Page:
This is a first in a life time experience: to review a book. Without thinking it over, I replied in a thread on LinkedIn where Packt Publishing asked for reviewers for their new publication, the book ‘Getting Started with Dynamics NAV 2013 Application Development’, written by Alex Chow.
This post is just to mention that I started to read the book and is not the review itself. The book contains approximately 200 pages, so it takes a while to read them. But now I can’t hide myself anymore, I have to publish a review in a reasonable time from now. 😉 I’m just behind Luc, who already started reading the book: http://dynamicsuser.net/blogs/vanvugt/archive/2013/06/16/getting-started-with-dynamics-nav-2013-application-development-alex-chow.aspx.
It is a lot of work to write a book, and I would like to congratulate Alex with this achievement and thank him for his contribution to the Dynamics NAV community!
I would also like to share my first impression. Not about the content of the book, but the target readers. Being a developer at heart, and based on the title of the book, I expected the book to target developers who start their journey in the Microsoft Dynamics NAV environment. And the first sentence in the preface of the book looks like to prove that: ‘Let me start out by saying congratulations on your decision to work with Dynamics NAV.’ But then, in a next paragraph it says ‘Your company has made a wise decision to use Dynamics NAV as its main business software’. That confused me, and I wondered if the book would be for starting developers or for end users.
The paragraph ‘Who this book is for’ answers this question:
“This book is for any user whose company has bought or has plans to buy Dynamics NV as their main business software. This is also for any developer, who may be familiar with another accounting software, but who wants to get into the Dynamics NAV field.”
That is a clear statement, but also one that I didn’t expect.
Because developers and users are different. Users know how to run their business, which information they need, etc. They don’t know how to develop software. That’s the domain of the software developer. So now I’m puzzled. Is Alex trying to educate users how to build their own software? I can hardly believe that.
The preface eventually helped me out.
“To get acquainted with the Dynamics NAV environment, it’s important for the user to create an entire project from start to finish, not just a specific element, but everything from understanding the business problem, designing it, developing it, and integrating it to Dynamics NAV. By doing so, the user can understand the power (and the danger) of customization and speak on the same terms when consultants are making recommendations on customization.”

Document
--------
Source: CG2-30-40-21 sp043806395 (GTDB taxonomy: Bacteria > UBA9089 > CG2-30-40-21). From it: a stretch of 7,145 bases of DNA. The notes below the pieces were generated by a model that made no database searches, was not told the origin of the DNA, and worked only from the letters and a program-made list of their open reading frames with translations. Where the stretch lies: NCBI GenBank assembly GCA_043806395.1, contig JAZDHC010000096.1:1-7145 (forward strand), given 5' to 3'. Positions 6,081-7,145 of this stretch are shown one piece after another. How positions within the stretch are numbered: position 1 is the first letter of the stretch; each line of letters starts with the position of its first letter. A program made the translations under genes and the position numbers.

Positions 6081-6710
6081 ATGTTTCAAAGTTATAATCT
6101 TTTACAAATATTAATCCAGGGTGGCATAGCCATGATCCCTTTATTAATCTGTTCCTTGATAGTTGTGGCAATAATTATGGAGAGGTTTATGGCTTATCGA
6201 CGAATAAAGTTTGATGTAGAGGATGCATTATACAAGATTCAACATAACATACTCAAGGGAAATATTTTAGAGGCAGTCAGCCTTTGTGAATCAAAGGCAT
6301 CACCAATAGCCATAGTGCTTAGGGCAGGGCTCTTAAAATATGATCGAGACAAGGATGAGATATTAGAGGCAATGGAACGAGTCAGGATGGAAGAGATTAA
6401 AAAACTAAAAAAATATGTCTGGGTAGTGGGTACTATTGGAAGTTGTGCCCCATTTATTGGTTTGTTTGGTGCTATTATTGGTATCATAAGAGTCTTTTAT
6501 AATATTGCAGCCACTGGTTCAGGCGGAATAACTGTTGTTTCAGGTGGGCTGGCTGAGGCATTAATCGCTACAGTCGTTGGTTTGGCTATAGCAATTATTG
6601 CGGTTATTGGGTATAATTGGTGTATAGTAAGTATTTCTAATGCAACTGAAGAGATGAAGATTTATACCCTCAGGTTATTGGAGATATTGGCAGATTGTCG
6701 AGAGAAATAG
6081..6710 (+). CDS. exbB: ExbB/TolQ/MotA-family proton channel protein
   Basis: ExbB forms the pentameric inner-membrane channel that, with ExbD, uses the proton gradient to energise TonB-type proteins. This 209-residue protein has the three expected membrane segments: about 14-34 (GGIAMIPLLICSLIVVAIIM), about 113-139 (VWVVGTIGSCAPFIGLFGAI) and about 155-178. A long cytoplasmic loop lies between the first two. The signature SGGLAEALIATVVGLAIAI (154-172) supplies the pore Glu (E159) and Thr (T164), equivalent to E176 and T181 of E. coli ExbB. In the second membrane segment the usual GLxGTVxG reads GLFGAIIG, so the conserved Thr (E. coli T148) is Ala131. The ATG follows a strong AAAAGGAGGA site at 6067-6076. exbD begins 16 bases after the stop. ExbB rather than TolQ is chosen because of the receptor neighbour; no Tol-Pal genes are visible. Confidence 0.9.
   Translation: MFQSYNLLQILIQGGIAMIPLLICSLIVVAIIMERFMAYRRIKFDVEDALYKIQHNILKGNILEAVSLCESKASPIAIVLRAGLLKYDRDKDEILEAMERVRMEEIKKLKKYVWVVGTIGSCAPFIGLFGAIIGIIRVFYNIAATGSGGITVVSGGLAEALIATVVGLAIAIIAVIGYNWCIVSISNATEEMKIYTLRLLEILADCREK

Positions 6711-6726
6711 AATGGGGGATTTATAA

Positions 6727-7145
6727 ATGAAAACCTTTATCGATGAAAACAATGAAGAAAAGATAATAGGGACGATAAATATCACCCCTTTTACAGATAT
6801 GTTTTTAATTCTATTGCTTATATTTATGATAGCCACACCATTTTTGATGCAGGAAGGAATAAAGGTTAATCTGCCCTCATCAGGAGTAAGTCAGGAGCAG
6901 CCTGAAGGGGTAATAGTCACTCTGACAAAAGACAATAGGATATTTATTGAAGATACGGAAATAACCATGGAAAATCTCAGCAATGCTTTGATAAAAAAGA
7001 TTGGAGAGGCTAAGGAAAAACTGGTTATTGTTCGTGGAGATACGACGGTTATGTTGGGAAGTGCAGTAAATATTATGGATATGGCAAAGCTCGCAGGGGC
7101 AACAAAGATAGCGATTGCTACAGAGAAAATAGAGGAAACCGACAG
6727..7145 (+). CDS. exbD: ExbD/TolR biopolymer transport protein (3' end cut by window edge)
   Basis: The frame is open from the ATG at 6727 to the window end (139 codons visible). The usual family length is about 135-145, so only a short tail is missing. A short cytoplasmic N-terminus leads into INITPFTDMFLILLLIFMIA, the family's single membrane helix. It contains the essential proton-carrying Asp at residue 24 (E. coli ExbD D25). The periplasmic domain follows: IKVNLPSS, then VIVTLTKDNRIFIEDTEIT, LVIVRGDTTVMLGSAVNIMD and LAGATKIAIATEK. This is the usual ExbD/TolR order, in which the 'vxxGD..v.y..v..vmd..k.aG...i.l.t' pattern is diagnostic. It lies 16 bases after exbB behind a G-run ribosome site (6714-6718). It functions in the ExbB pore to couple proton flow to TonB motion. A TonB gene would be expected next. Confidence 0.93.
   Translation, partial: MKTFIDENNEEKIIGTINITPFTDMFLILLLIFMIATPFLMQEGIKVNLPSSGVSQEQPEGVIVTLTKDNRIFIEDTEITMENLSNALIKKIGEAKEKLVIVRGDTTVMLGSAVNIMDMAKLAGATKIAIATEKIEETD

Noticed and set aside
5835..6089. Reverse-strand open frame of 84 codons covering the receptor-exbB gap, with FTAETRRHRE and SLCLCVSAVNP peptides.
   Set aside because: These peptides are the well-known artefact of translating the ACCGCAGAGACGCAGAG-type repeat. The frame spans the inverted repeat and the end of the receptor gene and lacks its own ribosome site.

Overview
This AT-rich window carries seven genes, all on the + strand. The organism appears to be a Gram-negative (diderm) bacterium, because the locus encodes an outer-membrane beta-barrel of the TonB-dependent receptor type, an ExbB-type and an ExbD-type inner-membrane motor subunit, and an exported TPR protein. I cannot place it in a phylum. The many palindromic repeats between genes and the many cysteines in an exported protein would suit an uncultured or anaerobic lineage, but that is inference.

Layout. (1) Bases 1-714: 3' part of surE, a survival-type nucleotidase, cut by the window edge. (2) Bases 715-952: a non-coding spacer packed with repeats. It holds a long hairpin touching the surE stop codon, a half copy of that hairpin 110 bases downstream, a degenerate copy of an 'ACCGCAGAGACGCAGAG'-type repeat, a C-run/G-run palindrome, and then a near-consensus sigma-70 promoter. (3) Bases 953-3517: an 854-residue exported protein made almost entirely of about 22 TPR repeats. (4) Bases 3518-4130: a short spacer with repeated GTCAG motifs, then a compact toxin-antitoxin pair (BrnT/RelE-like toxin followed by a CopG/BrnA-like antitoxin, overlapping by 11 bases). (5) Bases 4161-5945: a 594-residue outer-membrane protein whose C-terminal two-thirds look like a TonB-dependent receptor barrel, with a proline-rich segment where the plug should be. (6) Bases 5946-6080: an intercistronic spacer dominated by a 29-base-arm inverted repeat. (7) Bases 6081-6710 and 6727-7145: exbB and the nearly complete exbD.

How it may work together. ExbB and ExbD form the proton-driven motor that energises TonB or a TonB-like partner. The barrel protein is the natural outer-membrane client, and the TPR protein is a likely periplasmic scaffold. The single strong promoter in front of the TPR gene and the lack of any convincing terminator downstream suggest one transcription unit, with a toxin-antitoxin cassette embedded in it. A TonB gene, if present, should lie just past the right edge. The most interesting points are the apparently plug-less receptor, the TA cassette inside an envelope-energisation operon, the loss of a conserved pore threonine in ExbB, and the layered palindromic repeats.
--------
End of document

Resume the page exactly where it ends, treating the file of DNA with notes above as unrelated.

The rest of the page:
Whereas consultants and developers should have knowledge about business processes, in order to understand the customer needs, this book intends the opposite: give the user an insight of the world developers are in. That way, users do understand what a developer is talking about. Why he is asking so much information. What he really means when he is talking about the possibilities and impossibilities, the advantages and disadvantages of customizations. In short: users now don’t have a reason to not understand developers.
That makes sense! It makes the book unique, in my opinion.
But now I think that the book title not completely covers the content. A better title would be ‘Understand Your Dynamics NAV Developer’ or something like that… 😉
So the book targets users, but also developers who already know how to develop, but want to get knowledge about the development process within Dynamics NAV. That’s a challenge in a challenge: writing a comprehensible book is one challenge, targeting two different groups of users, with different levels of knowledge is another challenge.
I start the reading and see if Alex managed to let users explore our development world, and meanwhile introduce it to new Dynamics NAV developers.
To be continued.